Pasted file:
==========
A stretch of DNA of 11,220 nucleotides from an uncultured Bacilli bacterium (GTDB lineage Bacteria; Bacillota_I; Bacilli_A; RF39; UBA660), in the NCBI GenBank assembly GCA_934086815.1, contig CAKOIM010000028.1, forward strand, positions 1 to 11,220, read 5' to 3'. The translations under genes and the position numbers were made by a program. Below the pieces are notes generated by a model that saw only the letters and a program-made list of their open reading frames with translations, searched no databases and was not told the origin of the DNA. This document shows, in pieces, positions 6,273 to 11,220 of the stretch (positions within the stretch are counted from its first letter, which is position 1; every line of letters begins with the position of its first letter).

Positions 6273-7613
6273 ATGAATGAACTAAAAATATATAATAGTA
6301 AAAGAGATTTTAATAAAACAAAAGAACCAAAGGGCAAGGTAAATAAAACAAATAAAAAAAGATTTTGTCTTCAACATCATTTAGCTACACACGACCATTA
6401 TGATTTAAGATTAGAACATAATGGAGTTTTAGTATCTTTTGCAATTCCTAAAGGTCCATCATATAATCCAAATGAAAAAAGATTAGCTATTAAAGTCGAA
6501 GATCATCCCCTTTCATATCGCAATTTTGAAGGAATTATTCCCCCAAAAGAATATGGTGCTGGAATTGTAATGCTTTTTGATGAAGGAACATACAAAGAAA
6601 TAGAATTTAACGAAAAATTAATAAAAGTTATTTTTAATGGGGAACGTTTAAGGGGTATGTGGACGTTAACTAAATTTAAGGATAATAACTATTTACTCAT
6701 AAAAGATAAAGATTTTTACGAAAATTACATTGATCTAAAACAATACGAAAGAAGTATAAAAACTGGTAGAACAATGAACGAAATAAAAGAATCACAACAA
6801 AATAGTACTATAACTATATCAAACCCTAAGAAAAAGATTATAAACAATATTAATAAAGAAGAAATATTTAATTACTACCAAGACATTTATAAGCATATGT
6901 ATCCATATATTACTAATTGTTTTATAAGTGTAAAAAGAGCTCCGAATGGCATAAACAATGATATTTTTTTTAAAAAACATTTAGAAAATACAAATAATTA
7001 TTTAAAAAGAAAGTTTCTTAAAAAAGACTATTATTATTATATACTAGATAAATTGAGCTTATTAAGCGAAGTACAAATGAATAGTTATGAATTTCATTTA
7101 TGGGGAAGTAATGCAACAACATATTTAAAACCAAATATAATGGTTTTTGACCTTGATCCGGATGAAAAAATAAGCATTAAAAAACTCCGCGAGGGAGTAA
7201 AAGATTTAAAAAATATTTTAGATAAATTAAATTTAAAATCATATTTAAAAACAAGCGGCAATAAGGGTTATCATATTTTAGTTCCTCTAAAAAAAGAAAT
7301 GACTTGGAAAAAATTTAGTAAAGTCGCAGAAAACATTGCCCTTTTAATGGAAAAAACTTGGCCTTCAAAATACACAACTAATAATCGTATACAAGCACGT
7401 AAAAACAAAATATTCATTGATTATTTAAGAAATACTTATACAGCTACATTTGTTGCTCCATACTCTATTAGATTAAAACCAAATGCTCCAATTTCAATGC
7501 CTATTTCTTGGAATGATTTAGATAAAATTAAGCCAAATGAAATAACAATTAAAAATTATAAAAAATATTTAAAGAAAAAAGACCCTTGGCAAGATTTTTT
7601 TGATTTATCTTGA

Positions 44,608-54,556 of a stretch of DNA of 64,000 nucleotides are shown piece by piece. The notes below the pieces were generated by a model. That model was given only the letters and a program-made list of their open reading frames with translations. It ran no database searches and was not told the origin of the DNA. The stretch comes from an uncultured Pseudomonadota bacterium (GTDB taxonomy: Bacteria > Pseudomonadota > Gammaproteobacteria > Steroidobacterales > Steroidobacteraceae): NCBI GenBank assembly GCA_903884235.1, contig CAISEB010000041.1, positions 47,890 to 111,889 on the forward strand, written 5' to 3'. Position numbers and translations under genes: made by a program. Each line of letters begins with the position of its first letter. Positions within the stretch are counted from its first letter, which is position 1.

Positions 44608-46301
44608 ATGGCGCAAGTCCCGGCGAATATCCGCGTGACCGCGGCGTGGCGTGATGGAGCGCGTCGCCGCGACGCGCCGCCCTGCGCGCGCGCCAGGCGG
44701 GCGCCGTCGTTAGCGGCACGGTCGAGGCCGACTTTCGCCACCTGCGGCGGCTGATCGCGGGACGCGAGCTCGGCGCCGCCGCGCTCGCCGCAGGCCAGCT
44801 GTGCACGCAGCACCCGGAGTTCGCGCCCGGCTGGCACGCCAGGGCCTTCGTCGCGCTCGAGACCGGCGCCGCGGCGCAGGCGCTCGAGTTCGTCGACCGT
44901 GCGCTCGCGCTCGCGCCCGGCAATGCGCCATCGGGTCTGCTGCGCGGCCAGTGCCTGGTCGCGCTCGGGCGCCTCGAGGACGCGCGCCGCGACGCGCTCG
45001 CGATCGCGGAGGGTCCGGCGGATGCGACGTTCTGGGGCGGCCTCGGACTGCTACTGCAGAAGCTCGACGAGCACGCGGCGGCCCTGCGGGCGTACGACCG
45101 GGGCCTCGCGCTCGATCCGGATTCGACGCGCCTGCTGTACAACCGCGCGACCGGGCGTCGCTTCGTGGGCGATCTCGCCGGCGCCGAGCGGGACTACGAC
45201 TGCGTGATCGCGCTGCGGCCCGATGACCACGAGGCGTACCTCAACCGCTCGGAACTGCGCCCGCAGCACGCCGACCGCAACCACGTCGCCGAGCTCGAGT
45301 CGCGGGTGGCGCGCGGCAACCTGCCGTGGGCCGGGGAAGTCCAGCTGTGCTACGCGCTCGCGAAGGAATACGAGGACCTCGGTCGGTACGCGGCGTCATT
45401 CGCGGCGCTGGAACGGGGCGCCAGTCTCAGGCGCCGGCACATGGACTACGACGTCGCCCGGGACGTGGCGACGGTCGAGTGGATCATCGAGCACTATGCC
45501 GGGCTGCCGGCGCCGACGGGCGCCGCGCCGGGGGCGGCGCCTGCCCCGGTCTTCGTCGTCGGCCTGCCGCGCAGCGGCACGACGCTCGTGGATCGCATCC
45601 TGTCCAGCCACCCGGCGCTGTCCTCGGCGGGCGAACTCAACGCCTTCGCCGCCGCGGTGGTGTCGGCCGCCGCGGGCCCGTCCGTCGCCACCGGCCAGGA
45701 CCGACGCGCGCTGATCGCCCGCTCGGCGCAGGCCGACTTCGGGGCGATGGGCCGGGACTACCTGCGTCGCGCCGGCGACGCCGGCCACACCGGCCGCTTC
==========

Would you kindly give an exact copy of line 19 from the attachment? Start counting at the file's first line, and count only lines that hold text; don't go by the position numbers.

Positions 44608-46301